• A family history. Siblings of someone who's had an intussusception are at a much higher risk of the disorder.

Complications

Intussusception can cut off the blood supply to the affected portion of the intestine. If left untreated, lack of blood causes tissue of the intestinal wall to die. Tissue death can lead to a tear (perforation) in the intestinal wall, which can cause an infection of the lining of the abdominal cavity (peritonitis).

Peritonitis is a life-threatening condition that requires immediate medical attention. Signs and symptoms of peritonitis include:

  • Abdominal pain
  • Abdominal swelling
  • Fever

Peritonitis may cause your child to go into shock. Signs and symptoms of shock include:

  • Cool, clammy skin that may be pale or gray
  • A weak and rapid pulse
  • Abnormal breathing that may be either slow and shallow or very rapid
  • Anxiety or agitation
  • Profound listlessness

A child who is in shock may be conscious or unconscious. If you suspect your child is in shock, seek emergency medical care right away.

Diagnosis

Your or your child's doctor will start by getting a history of the symptoms of the problem. He or she may be able to feel a sausage-shaped lump in the abdomen. To confirm the diagnosis, your doctor may order:

  • Ultrasound or other abdominal imaging. An ultrasound, X-ray or computerized tomography (CT) scan may reveal intestinal obstruction caused by intussusception. Imaging will typically show a "bull's-eye," representing the intestine coiled within the intestine. Abdominal imaging also can show if the intestine has been torn (perforated).
  • Air or barium enema. An air or barium enema is basically enhanced imaging of the colon. During the procedure, the doctor will insert air or liquid barium into the colon through the rectum.

    In addition, an air or barium enema can actually fix intussusception 90 percent of the time in children, and no further treatment is needed. A barium enema can't be used if the intestine is torn.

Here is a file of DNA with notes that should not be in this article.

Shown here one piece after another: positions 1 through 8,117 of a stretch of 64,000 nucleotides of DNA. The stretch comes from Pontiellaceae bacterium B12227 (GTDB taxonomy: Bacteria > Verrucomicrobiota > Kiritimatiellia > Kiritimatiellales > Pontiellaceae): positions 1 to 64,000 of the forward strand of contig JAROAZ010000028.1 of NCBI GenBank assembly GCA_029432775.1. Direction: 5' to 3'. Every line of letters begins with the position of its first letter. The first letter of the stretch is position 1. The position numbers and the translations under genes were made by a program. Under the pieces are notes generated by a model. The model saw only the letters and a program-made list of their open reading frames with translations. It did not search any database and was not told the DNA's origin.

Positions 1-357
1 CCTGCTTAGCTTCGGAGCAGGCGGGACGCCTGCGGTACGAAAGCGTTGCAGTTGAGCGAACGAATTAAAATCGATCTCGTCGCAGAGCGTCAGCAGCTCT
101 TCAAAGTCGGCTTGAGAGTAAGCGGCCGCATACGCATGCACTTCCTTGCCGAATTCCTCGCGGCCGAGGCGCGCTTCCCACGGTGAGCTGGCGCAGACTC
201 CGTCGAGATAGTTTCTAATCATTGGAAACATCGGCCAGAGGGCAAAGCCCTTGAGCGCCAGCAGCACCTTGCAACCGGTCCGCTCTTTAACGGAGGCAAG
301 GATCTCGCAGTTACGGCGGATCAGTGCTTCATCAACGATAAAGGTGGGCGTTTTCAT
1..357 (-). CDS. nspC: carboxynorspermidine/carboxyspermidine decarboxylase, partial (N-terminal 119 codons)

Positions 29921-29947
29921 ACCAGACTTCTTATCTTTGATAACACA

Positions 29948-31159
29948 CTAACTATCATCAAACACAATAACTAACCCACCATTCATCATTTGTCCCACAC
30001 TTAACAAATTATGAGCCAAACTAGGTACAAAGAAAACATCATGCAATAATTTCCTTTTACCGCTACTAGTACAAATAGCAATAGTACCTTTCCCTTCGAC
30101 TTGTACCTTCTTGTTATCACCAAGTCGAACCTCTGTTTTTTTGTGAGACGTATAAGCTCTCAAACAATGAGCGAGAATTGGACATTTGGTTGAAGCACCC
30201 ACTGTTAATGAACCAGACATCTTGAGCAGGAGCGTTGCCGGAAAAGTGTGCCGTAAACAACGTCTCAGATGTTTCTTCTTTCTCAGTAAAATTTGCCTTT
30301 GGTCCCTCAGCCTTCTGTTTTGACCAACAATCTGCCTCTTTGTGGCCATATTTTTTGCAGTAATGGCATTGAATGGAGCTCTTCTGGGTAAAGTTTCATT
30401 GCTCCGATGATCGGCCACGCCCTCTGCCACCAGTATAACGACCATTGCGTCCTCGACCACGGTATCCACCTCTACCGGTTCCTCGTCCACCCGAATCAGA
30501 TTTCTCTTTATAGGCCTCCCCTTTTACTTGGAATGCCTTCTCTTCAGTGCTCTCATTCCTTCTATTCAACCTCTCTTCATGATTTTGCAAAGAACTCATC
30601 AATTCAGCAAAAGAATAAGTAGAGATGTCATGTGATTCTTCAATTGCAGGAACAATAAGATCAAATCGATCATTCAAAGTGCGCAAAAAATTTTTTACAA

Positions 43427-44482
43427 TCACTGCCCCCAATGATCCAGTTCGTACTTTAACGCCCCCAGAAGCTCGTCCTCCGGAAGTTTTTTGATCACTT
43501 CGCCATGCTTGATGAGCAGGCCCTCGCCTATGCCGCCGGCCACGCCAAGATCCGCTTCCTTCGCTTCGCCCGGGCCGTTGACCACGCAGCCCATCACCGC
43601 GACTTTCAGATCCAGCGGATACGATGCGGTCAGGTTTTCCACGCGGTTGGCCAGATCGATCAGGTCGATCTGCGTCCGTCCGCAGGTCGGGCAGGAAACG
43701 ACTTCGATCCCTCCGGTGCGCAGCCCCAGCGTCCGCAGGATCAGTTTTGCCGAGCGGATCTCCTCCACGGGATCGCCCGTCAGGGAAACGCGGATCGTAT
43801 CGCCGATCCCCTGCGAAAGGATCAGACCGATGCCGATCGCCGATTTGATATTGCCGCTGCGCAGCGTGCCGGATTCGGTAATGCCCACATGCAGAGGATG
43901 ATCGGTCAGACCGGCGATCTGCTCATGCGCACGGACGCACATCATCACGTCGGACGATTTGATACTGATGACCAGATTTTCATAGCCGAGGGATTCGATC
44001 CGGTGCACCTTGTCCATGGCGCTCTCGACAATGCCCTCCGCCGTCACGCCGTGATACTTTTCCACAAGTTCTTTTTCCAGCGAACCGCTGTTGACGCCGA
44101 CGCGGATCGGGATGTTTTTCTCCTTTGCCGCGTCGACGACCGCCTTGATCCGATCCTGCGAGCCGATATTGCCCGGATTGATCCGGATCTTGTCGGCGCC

Treatment

Treatment of intussusception typically happens as a medical emergency. Emergency medical care is required to avoid severe dehydration and shock, as well as prevent infection that can occur when a portion of intestine dies due to lack of blood.

Initial care

When your child arrives at the hospital, the doctors will first stabilize his or her medical condition. This includes:

  • Giving your child fluids through an intravenous (IV) line
  • Helping the intestines decompress by putting a tube through the child's nose and into the stomach (nasogastric tube)

Correcting the intussusception

To treat the problem, your doctor may recommend:

  • A barium or air enema. This is both a diagnostic procedure and a treatment. If an enema works, further treatment is usually not necessary. This treatment is highly effective in children, but rarely used in adults.

    Intussusception recurs as often as 10 percent of the time and the treatment will have to be repeated.

  • Surgery. If the intestine is torn, if an enema is unsuccessful in correcting the problem or if a lead point is the cause, surgery is necessary. The surgeon will free the portion of the intestine that is trapped, clear the obstruction and, if necessary, remove any of the intestinal tissue that has died. Surgery is the main treatment for adults and for people who are acutely ill.

In some cases, intussusception may be temporary and go away without treatment.

Preparing for an appointment

Emergency medical care is required to treat intussusception. You may not have much time to prepare for an appointment.

What to expect from your doctor

Your child's doctor is likely to ask you a number of questions, including:

  • When did your child begin experiencing abdominal pain or other symptoms?
  • Does your child's pain appear to be continuous — or is it occurring off and on?
  • Does the pain begin and end suddenly?
  • Has your child experienced nausea, vomiting or diarrhea?
  • Have you noticed any blood in your child's stool?
  • Have you noticed any swelling or a lump in your child's abdomen?

What you can do in the meantime

Don't give your child any over-the-counter medications to treat symptoms before the appointment. Don't give your child anything to eat if you see any of the signs or symptoms of intussusception. Seek immediate medical attention.

Last updated: August 4th, 2017

© 1998-2017 Mayo Foundation for Medical Education and Research (MFMER). All rights reserved. Terms of use

Hide